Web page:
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J Immunol Methods. 1998 Oct 1;219(1-2):23-43.

A sandwich type acridinium-linked immunosorbent assay (ALISA) detects soluble ErbB1 (sErbB1) in normal human sera.

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Tumor Biology Program, Mayo Clinic, Rochester, MN 55905, USA.


The epidermal growth factor receptor (ErbB1) is overexpressed in various human tumor-derived cell lines and neoplasms, where it is believed that receptor dysregulation plays a role in oncogenic transformation and tumor progression. In addition to the ErbB1 holoreceptor, numerous studies demonstrate that cells synthesize soluble or secreted forms of ErbB1, i.e., sErbB1. Overexpression of ErbB1 in a variety of tumors has led us to hypothesize that sErbB levels also may be altered during oncogenesis, tumor progression, and/or metastasis; and that these molecules may be useful tumor biomarkers. To address this hypothesis we have developed an acridinium-linked immunosorbent assay (ALISA) specific for the extracellular domain of ErbB1 that can be used to quantify the levels of sErbB1 molecules in body fluids and conditioned culture media. This assay can also detect full-length ErbB1 in cell and tissue extracts. Our ALISA is characterized by high sensitivity (intra-assay LLD < 1 fmol/ml), a broad linear range (approximately 1 to 4000 fmol/ml), and good reproducibility (CVs < 10%). Specificity experiments show that this ALISA detects p170 ErbB1 and soluble forms of ErbB1 that embody extracellular subdomains I through IV, but not forms of sErbB1 lacking subdomain IV. Our ALISA does not detect full-length ErbB2, ErbB3, or ErbB4; or p105 soluble ErbB2. We report that serum sErbB1 levels of healthy women (median = 3716 fmol/ml), ranging in age from 43 to 76 years, differ significantly from those of healthy men (median = 24,512 fmol/ml), ranging in age from 25 to 79 years. Additional analyses do not indicate that serum sErbB1 levels change with age in either healthy men or women. Immunoprecipitation experiments show that monoclonal antibodies specific for extracellular epitopes of ErbB1 completely neutralize the detection of sErbB1 in normal human sera by ALISA. Finally, we show by immunoprecipitation and Western immunoblot analyses with monoclonal antibodies specific for the extracellular domain of ErbB1 that normal human female and male sera contain a approximately 110-kDa protein. We conclude that our ALISA is measuring the relative levels of this p110 sErbB1 analog in normal human sera. Our ALISA, therefore, should be useful for measuring the levels of ErbB1 and sErbB1 molecules in tumor biopsy specimens and body fluids, respectively, and for determining whether sErbB1, like ErbB1, is a useful tumor biomarker.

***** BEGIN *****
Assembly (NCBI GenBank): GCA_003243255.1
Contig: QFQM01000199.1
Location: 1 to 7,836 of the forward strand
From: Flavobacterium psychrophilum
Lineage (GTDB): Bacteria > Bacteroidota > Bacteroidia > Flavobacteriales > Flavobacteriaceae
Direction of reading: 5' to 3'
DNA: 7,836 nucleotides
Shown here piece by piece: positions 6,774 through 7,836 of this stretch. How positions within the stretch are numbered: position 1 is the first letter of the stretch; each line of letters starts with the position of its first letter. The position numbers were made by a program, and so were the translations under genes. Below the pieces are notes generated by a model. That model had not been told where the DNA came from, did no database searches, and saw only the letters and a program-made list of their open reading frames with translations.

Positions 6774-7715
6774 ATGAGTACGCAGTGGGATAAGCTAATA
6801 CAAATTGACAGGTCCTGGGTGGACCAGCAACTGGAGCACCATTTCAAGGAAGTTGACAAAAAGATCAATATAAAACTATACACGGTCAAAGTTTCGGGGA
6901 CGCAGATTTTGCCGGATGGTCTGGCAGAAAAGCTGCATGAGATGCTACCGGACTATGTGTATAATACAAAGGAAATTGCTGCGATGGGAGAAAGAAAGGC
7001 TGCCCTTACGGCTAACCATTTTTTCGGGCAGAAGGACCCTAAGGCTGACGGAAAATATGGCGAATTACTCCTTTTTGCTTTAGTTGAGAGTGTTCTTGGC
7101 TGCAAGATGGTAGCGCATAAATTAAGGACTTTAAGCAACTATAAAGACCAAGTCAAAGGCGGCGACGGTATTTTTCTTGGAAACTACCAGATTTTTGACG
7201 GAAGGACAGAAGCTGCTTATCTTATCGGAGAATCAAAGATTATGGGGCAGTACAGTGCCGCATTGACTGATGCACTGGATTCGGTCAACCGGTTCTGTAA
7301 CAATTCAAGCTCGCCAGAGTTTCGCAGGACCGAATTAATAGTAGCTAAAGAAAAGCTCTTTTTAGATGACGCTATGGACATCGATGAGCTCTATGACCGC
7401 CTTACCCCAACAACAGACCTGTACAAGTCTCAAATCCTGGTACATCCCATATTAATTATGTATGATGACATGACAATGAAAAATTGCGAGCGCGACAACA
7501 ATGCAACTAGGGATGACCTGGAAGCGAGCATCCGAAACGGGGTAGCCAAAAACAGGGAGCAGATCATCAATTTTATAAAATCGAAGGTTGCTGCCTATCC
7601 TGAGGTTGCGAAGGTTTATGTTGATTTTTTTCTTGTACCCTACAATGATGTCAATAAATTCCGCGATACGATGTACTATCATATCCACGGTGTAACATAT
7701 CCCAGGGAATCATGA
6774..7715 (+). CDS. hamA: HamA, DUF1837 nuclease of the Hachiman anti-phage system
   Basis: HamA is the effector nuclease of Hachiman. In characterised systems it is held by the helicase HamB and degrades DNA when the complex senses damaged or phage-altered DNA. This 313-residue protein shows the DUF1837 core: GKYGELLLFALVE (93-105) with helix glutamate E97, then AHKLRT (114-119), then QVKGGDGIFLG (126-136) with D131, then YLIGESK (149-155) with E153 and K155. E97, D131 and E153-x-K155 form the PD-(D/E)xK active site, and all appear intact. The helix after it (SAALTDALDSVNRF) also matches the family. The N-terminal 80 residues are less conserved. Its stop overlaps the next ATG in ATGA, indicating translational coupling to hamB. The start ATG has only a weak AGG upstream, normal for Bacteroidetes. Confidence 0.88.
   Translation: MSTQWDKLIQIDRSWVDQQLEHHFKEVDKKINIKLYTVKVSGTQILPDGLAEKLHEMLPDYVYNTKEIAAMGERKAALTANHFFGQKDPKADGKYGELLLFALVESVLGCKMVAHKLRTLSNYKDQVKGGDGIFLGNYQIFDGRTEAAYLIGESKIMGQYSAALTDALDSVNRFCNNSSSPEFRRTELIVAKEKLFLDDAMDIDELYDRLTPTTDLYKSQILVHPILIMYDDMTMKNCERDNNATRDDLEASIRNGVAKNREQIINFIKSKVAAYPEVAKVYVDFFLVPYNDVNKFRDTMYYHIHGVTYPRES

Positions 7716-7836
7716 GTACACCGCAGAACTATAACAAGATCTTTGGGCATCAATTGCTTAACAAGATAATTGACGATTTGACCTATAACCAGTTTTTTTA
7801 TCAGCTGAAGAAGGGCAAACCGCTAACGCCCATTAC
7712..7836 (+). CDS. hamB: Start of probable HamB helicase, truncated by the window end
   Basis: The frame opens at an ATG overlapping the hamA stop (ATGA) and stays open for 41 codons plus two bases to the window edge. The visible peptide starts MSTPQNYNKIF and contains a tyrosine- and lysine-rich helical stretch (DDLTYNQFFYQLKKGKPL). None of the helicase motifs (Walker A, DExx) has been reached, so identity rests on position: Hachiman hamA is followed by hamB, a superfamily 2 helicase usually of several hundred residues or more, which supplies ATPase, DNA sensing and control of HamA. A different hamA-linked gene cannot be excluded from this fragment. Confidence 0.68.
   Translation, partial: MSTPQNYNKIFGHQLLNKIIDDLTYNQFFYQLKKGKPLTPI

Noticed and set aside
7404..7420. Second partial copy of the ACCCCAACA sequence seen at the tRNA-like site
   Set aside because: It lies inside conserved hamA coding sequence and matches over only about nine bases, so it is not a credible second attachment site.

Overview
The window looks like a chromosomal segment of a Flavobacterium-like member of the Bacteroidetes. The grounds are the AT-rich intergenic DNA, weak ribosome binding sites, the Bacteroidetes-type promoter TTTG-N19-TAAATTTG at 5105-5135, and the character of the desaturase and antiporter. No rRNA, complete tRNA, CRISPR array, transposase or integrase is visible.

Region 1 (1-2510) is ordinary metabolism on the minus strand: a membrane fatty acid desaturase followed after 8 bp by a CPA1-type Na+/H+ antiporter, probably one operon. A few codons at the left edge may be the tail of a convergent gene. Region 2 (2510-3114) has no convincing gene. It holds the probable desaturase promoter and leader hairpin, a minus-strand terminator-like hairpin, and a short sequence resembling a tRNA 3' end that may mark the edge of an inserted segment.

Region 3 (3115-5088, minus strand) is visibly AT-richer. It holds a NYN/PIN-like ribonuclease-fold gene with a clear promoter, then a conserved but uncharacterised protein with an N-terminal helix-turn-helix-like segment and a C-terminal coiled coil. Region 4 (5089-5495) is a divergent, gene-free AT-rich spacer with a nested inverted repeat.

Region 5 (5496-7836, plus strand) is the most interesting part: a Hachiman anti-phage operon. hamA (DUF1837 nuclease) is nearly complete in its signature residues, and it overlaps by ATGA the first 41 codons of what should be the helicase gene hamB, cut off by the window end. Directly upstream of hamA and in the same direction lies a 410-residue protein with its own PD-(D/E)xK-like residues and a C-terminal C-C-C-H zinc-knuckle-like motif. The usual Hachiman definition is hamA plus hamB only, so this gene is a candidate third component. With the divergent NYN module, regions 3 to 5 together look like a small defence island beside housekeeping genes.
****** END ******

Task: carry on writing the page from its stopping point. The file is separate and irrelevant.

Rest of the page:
[Indexed for MEDLINE]

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